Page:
Fees at Postnatal Care Centers Continue to Rise | Be Korea-savvy

Fees at Postnatal Care Centers Continue to Rise

(image: Yonhap)

(image: Yonhap)

SEOUL, May 30 (Korea Bizwire)The cost of a stay at a postnatal care center in South Korea ranges greatly depending on the name brand of the center as well as its geographic location.

According an analysis of postnatal care fees by the Korea National Council of Consumer Organizations, the average cost of a two-week stay at a postnatal care center in 2016 was 2.34 million won for a normal room and 3.04 million won for a deluxe suite.

Fees for a normal room with postnatal care service in Seoul grew by 170,000 won in 2016, to reach 3.14 million won, while a deluxe suite in the Korean capital went for 4.62 million won, an increase of 540,000 won from 2015.

The city’s most expensive normal room was surveyed at 9.6 million won, while the costliest suite set consumers back by 20 million won per stay.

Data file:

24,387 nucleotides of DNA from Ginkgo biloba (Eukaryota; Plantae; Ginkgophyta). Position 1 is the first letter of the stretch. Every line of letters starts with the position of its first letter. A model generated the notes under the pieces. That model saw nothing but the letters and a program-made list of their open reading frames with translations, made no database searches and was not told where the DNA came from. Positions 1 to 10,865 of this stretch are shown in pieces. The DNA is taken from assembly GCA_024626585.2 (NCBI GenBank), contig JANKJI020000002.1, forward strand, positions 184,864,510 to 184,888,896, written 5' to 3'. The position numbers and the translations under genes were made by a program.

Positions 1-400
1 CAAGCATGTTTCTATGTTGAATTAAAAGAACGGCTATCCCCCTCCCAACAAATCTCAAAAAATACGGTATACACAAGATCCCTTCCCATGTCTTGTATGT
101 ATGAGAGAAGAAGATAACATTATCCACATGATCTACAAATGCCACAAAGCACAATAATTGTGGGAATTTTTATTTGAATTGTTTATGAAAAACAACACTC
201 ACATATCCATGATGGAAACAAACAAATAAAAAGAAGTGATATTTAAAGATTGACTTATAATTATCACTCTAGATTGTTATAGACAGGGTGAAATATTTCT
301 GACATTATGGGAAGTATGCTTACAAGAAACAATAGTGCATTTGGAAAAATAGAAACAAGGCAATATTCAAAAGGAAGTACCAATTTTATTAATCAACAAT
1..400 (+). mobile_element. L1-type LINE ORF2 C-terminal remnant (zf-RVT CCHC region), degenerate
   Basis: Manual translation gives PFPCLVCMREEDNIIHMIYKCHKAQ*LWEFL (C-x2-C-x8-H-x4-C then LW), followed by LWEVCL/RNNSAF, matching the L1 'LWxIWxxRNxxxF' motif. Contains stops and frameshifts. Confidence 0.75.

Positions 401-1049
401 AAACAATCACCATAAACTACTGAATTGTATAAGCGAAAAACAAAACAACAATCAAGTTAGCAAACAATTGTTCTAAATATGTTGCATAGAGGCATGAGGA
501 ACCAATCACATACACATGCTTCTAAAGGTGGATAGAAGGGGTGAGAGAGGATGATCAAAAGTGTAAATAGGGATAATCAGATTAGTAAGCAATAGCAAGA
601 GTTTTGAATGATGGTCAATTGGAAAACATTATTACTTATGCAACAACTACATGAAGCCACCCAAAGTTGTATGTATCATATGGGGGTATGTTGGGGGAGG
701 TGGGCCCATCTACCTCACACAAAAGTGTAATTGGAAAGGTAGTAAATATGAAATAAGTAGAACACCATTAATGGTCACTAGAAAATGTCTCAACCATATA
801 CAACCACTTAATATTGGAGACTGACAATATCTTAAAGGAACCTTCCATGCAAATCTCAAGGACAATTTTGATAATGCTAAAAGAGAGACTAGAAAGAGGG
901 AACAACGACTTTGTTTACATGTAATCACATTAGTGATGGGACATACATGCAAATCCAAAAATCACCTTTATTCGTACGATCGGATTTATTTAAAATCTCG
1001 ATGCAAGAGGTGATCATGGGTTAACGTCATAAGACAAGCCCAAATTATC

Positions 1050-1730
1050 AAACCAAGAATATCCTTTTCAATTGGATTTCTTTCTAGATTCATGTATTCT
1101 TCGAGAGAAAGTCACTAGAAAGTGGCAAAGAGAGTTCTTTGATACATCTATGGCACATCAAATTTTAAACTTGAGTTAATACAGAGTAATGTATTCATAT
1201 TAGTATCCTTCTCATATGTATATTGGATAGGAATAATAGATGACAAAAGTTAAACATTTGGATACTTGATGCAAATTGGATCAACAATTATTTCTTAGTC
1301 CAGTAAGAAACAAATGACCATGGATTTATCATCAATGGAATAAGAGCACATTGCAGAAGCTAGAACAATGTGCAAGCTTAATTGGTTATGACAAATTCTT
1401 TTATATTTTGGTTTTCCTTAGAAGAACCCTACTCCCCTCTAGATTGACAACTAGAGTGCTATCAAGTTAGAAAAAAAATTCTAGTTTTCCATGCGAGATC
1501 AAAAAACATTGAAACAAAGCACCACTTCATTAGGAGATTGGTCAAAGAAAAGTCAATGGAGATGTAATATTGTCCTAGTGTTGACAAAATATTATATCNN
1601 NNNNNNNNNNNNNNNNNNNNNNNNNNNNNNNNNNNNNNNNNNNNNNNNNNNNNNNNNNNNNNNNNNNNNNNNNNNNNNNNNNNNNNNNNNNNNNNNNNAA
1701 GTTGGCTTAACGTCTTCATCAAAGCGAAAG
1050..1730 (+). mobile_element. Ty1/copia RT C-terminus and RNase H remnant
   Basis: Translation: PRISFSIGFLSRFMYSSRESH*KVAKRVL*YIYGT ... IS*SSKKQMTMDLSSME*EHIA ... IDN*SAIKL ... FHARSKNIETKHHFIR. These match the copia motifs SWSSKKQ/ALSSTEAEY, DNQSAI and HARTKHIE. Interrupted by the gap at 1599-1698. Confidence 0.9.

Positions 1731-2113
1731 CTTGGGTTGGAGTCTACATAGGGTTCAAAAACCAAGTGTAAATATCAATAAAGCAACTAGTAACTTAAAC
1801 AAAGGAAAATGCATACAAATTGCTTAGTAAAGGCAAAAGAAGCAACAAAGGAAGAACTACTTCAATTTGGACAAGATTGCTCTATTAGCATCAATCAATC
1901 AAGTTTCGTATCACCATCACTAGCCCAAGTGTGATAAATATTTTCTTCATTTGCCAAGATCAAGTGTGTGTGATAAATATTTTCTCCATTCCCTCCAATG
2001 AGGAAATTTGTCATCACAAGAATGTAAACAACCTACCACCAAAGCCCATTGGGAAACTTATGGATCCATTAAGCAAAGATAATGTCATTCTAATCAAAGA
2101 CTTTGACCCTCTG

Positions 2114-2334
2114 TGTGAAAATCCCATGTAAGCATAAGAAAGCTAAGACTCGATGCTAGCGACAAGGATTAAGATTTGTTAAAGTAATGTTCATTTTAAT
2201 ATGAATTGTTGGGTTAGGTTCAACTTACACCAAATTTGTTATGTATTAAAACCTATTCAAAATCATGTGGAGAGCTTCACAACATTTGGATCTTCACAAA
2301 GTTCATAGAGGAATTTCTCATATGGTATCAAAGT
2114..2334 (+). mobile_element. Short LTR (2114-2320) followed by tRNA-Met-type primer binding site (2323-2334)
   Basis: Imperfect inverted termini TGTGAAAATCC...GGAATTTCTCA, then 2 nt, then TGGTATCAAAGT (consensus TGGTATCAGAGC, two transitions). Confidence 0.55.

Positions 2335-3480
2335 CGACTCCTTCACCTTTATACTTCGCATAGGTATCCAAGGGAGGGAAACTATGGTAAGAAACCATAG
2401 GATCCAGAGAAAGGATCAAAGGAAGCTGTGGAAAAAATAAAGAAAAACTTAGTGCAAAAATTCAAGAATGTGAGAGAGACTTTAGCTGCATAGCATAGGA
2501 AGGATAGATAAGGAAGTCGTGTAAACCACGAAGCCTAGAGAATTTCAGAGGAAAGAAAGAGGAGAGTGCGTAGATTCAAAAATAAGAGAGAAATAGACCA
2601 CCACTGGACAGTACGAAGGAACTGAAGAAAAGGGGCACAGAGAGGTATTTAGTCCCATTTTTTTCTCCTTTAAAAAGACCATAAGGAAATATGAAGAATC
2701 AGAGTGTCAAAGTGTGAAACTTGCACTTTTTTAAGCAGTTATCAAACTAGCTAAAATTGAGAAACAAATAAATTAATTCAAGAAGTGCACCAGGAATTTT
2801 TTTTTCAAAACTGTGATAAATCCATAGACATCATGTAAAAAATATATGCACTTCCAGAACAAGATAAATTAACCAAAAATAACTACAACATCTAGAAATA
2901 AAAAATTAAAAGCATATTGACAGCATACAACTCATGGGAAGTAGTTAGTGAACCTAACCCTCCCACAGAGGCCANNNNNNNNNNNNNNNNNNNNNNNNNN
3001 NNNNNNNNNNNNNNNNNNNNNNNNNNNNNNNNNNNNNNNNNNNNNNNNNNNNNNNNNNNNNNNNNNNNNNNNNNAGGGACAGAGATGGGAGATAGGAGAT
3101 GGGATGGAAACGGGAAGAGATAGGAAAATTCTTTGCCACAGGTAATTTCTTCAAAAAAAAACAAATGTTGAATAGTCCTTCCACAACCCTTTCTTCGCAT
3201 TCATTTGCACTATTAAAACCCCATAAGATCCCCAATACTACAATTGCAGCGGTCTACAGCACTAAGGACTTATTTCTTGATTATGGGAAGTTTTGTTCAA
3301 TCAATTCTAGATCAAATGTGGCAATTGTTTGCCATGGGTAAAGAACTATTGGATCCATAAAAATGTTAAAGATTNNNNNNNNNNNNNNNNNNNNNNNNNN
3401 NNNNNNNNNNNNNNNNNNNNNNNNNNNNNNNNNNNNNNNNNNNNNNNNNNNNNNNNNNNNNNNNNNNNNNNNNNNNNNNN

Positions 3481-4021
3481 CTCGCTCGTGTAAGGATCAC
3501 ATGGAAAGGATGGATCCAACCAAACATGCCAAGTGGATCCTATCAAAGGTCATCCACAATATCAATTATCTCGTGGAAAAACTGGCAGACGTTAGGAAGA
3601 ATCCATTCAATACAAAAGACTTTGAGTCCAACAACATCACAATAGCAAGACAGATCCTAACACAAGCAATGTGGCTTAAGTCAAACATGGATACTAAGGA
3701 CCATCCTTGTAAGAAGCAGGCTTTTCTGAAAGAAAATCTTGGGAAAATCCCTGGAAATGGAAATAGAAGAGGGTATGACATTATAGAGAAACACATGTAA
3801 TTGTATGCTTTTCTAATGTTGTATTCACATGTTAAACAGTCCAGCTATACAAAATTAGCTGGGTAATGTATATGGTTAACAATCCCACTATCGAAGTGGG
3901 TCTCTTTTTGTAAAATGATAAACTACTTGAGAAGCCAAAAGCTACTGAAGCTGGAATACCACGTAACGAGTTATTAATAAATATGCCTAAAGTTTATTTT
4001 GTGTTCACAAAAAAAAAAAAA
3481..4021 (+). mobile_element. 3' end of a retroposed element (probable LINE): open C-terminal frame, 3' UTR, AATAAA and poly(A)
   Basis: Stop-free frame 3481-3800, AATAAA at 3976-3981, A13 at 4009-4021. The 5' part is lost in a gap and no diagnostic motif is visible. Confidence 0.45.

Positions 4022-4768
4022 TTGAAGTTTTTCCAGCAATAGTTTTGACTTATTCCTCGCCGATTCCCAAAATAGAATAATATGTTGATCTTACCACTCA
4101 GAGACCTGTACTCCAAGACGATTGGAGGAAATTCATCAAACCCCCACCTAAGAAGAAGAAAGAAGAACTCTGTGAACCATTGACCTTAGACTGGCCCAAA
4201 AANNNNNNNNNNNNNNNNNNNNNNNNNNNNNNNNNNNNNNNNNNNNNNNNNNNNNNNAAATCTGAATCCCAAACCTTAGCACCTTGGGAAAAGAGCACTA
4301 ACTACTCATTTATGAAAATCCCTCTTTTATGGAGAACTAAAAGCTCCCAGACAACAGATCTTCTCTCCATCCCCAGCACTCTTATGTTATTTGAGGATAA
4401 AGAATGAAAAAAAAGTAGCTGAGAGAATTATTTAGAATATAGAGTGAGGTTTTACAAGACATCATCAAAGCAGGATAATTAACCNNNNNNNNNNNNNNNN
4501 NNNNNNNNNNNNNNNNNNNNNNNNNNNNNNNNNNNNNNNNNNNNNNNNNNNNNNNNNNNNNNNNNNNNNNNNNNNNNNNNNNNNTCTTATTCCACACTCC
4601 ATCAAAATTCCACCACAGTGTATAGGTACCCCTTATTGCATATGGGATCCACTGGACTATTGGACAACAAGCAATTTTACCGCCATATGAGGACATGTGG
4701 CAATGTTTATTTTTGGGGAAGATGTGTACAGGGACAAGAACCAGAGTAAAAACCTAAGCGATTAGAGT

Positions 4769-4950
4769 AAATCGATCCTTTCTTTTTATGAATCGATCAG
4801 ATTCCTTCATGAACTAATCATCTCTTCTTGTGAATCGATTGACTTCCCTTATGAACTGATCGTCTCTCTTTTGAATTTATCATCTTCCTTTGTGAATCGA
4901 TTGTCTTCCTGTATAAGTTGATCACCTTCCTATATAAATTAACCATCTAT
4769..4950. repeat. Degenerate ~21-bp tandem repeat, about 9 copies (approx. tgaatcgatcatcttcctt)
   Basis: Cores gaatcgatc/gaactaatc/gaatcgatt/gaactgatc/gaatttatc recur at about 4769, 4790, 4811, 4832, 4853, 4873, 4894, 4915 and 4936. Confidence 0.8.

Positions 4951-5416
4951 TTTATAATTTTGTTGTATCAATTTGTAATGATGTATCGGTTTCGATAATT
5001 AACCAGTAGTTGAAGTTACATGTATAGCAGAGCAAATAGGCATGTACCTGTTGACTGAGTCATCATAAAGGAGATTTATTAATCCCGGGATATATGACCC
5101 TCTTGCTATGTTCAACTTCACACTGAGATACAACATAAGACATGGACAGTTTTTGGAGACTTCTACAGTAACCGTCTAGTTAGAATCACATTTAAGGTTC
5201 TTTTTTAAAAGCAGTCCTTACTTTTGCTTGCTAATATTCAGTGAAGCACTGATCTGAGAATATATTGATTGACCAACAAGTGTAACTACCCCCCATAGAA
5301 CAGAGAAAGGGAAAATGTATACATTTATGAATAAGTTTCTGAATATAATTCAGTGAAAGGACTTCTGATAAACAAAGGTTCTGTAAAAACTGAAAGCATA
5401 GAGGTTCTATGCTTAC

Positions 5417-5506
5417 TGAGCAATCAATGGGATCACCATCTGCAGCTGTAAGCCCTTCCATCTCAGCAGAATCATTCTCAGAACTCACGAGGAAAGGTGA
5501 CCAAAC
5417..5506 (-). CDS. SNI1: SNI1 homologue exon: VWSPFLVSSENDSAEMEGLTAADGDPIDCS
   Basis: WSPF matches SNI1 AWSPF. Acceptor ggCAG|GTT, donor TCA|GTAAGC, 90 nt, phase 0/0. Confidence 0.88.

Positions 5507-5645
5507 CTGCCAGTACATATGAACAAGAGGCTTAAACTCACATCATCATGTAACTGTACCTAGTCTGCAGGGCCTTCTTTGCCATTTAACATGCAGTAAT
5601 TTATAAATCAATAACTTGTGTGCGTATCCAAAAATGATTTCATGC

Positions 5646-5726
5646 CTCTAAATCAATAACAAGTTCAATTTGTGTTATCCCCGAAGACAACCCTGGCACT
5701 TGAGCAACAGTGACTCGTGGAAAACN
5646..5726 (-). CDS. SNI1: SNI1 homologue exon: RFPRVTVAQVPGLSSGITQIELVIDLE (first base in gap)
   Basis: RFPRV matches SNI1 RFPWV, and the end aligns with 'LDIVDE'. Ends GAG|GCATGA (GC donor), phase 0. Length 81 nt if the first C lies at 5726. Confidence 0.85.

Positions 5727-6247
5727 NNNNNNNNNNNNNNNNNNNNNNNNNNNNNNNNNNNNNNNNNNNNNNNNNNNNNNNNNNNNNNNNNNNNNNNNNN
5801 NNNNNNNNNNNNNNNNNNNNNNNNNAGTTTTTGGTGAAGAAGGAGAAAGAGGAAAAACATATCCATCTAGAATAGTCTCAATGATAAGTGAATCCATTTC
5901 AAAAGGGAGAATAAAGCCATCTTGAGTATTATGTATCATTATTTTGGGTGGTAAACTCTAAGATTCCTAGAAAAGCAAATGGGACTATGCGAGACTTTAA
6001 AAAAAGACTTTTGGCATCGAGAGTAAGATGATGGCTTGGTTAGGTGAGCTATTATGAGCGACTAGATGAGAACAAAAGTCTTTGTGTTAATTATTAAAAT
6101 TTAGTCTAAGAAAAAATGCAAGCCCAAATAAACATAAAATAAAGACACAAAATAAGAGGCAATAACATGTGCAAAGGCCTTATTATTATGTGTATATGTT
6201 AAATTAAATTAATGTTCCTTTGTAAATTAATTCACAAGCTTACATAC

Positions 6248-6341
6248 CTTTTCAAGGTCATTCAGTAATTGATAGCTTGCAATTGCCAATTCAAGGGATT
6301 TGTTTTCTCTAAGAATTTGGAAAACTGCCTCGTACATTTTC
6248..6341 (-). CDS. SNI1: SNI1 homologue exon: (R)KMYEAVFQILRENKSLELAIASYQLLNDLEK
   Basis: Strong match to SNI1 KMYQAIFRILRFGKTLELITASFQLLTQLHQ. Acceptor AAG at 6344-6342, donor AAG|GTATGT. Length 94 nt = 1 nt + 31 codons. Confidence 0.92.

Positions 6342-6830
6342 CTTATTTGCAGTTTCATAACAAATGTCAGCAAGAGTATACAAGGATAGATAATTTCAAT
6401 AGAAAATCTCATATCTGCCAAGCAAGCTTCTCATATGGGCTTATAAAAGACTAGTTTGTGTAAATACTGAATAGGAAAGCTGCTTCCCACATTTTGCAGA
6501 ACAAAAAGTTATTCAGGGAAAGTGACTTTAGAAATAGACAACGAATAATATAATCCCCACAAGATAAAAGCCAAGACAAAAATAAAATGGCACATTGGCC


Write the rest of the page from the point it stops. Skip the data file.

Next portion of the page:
The largest fee gap was between Seoul and South Jeolla Province, with a difference of 1.68 million won. The average operating profit rate stood at 24.9 percent, while the highest profit rate was 40.6 percent.

These figures are much higher than the average profit rates (16.9 percent) across the service industry. Postnatal care centers incur mostly fixed costs such as labor expenses and rent.

Thus, the Council of Consumer Organizations (CCO) explains, larger centers can be very profitable.

As the number of postnatal care centers continues to increase each year, most are concentrated in the metropolitan areas of Seoul and Gyeonggi Province.

In Seoul alone, most of the centers are found in Gangnam-gu and Gangdong-gu. Other Seoul districts of Yongsan, Gwanak, Gwangjin, Mapo, Seongbuk were found to be lacking in postnatal care facilities.

The CCO says that despite the hefty fees parents of newborns must pay for postnatal care, the centers continue to hike up prices by creating new services.

“Without clear government guidelines, the free market mechanism is burdening mothers of newborns,” said one CCO official, who also suggested that suitable regulations must be put into place through public discussion on the matter.

Lina Jang (linajang@koreabizwire.com)

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